Leo Timmers was born in 1970 in Belgium. At the age of 12 he started to draw comics. Trained in graphic design, he illustrates for Belgian magazines and papers as well as illustrating picture books. He now has a large following in Belgium as a preeminent picture book author.
Gus the pig, the good-natured star of Leo Timmers's Gus's Garage (Gecko, $16.99; ages 3 to 8) also knows his cars and, as his ever-present smile attests, delights in inventing new ones. When a penguin overheats or a hare needs a turb charge they turn to Gus, who customizes their vehicles using the pile of 'bits and bobs' heaped alongside his shop. Each page spread presents the garage from the same vantage point, and this well-crafted stage set allows the reader to track the refuse pile's dwindling inventory. By the end of the book only a little tree stands where the pile once stood. The tree provides a home for an odd assortment of birds, proving once again that everything can be made useful. This is an amusing book to reread, since even the smallest details are assigned a narrative purpose. Clearly, one animal's clutter is another pig's livelihood in this buoyant, rhyming tale.--The New York Times Book Review-- "Newspaper"
Returning to the vehicular focus of Bang and Who's Driving? Timmers introduces a string of animals who drive quirky cars and a good-natured pig mechanic who makes them even quirkier. Gus has a one-pump garage in the middle of nowhere and a stash of greasy, worn-out parts. "Whatever will he use them for?" Timmers wonders. A rhino in biker gear drives up on a too-small scooter:: "Gus, this seat--I'm overflowing." Gus always says the same thing: "Let's see. I have some bits and bobs. / This goes with that. There. Just the job!" A patched-up armchair, an extra rear wheel, and the rhino has a comfy new seat. To warm Gina, a giraffe, in her convertible, Gus combines a wood-burning stove with a stack of metal drums to make a towering heating system. A walrus gets hydration from a rooftop bathtub, and a penguin's roadster gains a pink refrigerator to keep her cool. Amid all the fun, the emphasis is on imaginative tweaking, reusing things, and cheerful help, selflessly given. Mechanically minded readers will want to do what Gus does; other will wish he lived next door.-- "Journal"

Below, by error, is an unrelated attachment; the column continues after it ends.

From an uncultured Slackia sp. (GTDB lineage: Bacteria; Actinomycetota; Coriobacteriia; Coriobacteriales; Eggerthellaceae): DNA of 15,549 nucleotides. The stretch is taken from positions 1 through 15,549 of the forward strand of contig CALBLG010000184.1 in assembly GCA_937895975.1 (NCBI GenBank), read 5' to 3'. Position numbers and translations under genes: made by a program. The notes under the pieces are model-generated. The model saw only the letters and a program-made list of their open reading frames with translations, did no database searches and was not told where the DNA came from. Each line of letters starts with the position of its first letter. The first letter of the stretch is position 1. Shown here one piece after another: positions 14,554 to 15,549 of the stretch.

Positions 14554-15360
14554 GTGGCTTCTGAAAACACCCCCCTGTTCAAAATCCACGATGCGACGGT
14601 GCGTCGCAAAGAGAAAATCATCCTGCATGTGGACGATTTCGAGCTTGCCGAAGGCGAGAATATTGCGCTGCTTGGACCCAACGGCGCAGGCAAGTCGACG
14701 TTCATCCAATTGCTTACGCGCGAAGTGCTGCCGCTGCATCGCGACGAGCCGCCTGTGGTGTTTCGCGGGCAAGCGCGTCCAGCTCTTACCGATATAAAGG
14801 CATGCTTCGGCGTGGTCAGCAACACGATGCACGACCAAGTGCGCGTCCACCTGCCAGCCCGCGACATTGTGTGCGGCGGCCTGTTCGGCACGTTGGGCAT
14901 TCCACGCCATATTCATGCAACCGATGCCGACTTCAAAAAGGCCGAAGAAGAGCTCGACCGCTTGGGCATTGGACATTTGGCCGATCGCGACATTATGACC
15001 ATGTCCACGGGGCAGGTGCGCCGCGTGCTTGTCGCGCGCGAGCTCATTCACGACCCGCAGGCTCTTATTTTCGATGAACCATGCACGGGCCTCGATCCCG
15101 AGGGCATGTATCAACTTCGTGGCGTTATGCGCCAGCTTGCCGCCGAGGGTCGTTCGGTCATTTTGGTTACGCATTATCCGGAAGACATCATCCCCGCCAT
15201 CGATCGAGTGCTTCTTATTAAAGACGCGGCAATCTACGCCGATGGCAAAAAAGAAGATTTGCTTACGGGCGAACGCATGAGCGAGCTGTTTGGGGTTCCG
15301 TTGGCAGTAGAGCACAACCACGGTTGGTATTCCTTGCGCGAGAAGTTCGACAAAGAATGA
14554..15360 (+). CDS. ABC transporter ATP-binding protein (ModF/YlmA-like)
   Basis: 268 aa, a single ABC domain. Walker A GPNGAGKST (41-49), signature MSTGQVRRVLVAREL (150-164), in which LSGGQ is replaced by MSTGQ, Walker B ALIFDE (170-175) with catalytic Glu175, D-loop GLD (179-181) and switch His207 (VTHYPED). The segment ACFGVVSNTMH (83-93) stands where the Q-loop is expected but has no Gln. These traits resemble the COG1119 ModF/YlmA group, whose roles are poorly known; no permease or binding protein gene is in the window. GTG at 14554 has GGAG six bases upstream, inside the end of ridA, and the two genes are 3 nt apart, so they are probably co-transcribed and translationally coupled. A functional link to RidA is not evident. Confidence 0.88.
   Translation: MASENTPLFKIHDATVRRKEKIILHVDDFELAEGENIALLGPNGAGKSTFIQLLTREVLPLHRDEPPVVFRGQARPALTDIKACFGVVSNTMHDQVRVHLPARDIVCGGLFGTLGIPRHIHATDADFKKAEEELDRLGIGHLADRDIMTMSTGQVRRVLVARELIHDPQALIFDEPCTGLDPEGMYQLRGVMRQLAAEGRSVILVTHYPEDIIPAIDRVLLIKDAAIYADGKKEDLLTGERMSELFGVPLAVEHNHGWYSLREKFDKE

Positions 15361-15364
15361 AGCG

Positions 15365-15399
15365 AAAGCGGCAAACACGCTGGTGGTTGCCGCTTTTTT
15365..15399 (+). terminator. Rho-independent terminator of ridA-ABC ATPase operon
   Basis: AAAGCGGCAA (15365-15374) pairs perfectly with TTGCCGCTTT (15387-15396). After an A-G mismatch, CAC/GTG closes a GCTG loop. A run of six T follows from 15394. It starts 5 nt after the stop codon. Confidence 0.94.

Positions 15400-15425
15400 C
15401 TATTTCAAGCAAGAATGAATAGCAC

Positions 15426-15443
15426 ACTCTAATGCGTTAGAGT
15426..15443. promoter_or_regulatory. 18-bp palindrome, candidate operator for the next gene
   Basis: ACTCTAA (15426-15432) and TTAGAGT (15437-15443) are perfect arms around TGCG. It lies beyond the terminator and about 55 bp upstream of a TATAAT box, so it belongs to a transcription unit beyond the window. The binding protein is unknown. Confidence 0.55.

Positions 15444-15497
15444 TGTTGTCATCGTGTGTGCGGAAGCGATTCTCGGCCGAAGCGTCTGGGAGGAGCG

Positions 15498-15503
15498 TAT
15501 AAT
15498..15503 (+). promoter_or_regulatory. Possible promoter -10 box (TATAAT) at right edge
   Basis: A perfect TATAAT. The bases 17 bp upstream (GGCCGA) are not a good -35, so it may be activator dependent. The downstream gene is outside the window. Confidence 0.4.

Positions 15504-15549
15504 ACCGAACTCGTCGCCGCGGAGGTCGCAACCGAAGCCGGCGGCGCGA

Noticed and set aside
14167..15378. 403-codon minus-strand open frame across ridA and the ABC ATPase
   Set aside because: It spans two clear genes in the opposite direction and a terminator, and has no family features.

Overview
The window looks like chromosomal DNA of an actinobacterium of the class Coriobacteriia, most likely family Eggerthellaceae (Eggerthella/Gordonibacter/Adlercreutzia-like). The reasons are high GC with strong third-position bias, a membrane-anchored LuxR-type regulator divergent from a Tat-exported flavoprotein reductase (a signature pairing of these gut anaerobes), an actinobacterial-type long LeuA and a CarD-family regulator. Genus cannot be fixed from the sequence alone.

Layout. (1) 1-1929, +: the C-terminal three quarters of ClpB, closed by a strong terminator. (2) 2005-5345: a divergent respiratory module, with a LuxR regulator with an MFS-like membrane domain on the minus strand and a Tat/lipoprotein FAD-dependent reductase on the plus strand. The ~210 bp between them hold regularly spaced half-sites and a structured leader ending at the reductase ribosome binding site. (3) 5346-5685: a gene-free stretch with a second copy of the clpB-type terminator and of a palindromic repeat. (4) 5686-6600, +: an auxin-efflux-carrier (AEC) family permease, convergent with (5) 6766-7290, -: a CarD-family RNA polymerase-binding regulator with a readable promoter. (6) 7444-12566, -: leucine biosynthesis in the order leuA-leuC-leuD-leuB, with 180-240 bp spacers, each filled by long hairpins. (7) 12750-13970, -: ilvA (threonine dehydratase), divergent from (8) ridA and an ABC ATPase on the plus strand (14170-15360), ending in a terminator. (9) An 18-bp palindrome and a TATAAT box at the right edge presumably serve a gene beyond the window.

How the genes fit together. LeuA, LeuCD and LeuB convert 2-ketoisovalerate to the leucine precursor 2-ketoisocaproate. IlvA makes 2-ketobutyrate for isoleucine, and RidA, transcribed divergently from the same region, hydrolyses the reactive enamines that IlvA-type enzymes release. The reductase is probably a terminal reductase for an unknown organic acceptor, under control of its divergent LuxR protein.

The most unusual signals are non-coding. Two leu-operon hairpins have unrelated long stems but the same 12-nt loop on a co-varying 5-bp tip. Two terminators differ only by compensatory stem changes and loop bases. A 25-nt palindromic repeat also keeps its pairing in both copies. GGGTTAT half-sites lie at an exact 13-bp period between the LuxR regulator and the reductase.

The author of Franky (2016) now offers another tale for young tinkerers and gadget-lovers. Each item in the pile of discarded junk that Gus--portrayed as an increasingly grimy pig in mechanics' overalls--keeps out behind his service station comes in handy as one motorist after another wheels in needing a fix: Rico the rhino, for example, is too big for his Vespa ('Gus, this seat--I'm overflowing'). Gina the giraffe is too cold in her roofless Volkswagen, Walter the walrus and Miss P. the penguin are too hot, and Henry the hare's delivery truck needs a power boost. Whatever the problem, Gus has a patterned response ('Let's see. I have some bits and bobs. / This goes with that. There. Just the job!') and a clever solution. Come nightfall, Gus simultaneously washes and wheels himself home on a bicycle-shower that incorporates a last few 'bits and bobs.' Recycling with flair: just the job!--Booklist-- "Journal"